Tuesday, October 16, 2012

History Lesson: Philadelphia

We're familiar with Philadelphia as the "City of Brotherly Love", but our history textbook told us that the city has also been called "The Birthplace of the Nation" because it played such a pivotal role in America's independence.  The city was originally founded by William Penn in 1682, and later served as the American capital from 1790 to 1800, and was the site of the signing of the Declaration of Independence.

The Old City neighborhood is where the first Quakers settled, and nearby Society Hill has more homes dating from the 1700s and early 1800s than any other neighborhood in America.  Parts of these two neighborhoods have been set aside as Independence National Historic Park, which is home to Independence Hall, Carpenter's Hall, Christ Church, Congress Hall, Franklin Court, the Free Quaker Meeting House, the American Philosophical Society Library, and Old City Hall.  

The building we know as Independence Hall was constructed between 1732 and 1753 and was intended to serve as the State House of the Province of Pennsylvania.  In 1776 it was the building in which members of the Second Continental Congress debated, deliberated, and then signed the Declaration of Independence.  I have visited Independence National Historic Park three times, but was only inside Independence Hall the first time.  I think that would have been in 1995, and I don't have pictures handy.  These are pictures from our visit in October 2012.
Independence Hall seen from the Liberty Bell museum

The library of the American Philosophical Society is near Independence Hall.  This society, founded by Benjamin Franklin, purposed to promote scientific knowledge and technology.  More than a dozen US Presidents, more than two hundred Nobel prize winners, scientists Madam Curie and Albert Einstein, and naturalist John James Audubon are among the Society's distinguished members.

Carpenters Hall was built in 1770 as a home for the Carpenters Guild.  The First Continental Congress met in this building in 1774, and it was used as a hospital and as an arsenal during the Revolutionary War.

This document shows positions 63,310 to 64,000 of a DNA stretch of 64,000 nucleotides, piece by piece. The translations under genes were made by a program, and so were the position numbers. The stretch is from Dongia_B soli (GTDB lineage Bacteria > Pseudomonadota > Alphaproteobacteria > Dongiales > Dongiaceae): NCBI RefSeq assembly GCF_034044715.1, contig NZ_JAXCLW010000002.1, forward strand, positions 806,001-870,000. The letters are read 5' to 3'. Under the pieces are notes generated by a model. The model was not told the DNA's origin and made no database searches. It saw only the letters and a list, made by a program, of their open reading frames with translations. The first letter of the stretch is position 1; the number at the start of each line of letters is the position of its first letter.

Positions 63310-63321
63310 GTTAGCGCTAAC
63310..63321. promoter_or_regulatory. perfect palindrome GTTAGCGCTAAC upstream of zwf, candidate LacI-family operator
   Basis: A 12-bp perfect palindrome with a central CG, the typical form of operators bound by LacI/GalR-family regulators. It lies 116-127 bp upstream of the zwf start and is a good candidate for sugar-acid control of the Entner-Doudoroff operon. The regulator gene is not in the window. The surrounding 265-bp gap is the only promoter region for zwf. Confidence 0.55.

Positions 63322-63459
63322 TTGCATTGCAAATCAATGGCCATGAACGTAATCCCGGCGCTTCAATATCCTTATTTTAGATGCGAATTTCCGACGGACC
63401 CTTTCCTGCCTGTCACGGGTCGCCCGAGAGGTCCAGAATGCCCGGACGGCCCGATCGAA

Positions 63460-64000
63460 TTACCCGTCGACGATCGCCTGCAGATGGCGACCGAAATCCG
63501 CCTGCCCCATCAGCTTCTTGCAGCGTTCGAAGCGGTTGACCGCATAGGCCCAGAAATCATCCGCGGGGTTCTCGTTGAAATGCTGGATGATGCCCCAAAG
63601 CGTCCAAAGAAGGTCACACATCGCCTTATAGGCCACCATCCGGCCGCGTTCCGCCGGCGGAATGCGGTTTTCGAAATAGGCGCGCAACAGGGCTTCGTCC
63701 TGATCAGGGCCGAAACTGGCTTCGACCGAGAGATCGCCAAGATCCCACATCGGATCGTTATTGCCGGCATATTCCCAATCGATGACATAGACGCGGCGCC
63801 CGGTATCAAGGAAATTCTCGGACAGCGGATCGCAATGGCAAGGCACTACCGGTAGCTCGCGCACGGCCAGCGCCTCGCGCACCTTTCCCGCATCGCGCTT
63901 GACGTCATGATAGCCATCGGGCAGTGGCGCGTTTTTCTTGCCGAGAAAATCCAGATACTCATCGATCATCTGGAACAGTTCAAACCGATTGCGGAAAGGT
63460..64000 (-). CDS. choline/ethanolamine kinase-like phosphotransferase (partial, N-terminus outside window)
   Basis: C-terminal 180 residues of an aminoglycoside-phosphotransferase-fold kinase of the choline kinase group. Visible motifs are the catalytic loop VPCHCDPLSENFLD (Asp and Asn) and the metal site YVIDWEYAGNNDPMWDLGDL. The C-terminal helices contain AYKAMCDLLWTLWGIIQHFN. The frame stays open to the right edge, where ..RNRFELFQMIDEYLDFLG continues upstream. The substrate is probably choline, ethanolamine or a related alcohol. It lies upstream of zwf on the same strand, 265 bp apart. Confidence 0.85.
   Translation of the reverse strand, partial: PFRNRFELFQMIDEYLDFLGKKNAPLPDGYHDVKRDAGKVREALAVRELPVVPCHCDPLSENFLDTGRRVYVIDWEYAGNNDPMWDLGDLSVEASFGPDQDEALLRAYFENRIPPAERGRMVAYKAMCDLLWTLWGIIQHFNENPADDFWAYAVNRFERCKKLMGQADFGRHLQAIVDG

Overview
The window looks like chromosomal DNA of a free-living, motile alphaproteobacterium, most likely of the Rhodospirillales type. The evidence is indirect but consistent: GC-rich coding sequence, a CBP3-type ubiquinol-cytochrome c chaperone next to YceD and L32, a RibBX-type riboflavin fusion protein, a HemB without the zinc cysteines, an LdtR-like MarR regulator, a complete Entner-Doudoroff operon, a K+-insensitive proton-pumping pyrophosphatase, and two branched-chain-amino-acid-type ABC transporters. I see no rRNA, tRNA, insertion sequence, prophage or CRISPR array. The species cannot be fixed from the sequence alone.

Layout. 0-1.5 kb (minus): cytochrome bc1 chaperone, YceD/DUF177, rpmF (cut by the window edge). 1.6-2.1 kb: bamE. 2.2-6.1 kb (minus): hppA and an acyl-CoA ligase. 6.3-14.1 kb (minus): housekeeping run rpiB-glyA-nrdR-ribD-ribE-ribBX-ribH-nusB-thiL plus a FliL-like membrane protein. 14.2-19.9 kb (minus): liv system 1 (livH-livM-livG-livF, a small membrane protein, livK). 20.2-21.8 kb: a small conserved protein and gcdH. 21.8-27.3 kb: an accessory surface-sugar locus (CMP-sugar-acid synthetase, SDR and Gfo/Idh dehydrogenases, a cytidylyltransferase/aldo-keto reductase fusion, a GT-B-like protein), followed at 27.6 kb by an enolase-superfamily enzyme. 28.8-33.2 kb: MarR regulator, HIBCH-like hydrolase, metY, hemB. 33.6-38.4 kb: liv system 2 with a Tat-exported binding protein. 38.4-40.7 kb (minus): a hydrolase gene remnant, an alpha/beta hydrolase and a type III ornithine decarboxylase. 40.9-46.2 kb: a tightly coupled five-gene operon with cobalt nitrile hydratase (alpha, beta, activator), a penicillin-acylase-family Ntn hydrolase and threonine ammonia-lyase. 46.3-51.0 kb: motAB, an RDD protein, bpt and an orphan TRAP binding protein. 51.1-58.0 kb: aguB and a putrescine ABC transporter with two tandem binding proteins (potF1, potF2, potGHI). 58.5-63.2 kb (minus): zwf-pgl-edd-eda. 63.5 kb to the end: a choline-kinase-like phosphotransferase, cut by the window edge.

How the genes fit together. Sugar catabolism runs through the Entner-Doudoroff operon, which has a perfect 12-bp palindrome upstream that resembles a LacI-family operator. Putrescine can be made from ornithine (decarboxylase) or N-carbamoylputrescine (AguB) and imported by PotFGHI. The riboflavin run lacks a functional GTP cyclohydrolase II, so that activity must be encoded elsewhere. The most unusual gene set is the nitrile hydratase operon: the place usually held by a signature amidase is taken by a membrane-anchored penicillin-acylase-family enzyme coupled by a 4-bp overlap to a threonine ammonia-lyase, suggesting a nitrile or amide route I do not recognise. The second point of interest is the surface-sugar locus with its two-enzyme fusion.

(from our visit in 2007)
The First Bank of the United States is the oldest bank building in the United States.

(from our visit in 2007)
In 2007 we visited Franklin Court on the site of his home.  This site was closed to the public on our visit last week, and apparently it is being renovated somehow.

The Old City Hall was completed in 1791 and in addition to the city government, it housed the United States Supreme Court from 1791 to 1800.

This is Declaration House, where Thomas Jefferson wrote the text of the Declaration of Independence.
(from our visit in 2007)\
The Betsy Ross House is nearby as well.  It was built around 1740 and housed the upholstery business of John and Betsy Ross.  We visited here in 2007 but didn't have time to stop by on our most recent trip.

The highlight for our visits was, of course, the Liberty Bell.  The bell was originally cast to celebrate the fiftieth anniversary of the Charter of Privileges written by William Penn to ensure freedom in the Pennsylvania colony.  When the bell arrived from England it was defective.  The Philadelphia business Pass & Stowe melted and recast it twice before it was hung in the tower of the State House in 1753.  Tradition holds that the bell was rung on July 8, 1776 after the first public reading of the Declaration of Independence.  When the British captured Philadelphia during the Revolutionary War, the Liberty Bell (and other bells) were hidden so that the British couldn't melt them down to make ammunition.  The Liberty Bell was later returned to the State House and was rung every Fourth of July and on other national occasions until 1835 when it cracked.

Harrison and Spencer in 2007

Kym in 2007

The big difference I can see between my 2007 and 2012 pictures of the Liberty Bell is the number of people!  I think they changed the way they do security checks - they used to do it right at the Bell and allow only a limited number of people to see it at one time, and now they check right at the entrance and it's a free-for-all.  I like the old way better for pictures!
Kennady in 2012

Proclaim LIBERTY throughout the Land unto all the inhabitants thereof.

Favorite Curriculum Choices

This post was added to the Throwback Thursday Blog-Style link-up hosted by Tots and Me... Growing Up Together! on October 20, 2016.

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Mary said...

We went to Philadelphia this past June on our road trip. It was so awesome to "see" history. The Liberty Bell was smaller than we expected, but it was still awesome!

Kirsten @ homeschool discoveries said...

I went to Philadelphia once as a kid, and looking at your pictures definitely makes me want to visit again! We just started studying the Revolutionary War, so Philadelphia has been on my mind! I don't think we will get to go anytime soon, but it is definitely on a wish list for future vacations.

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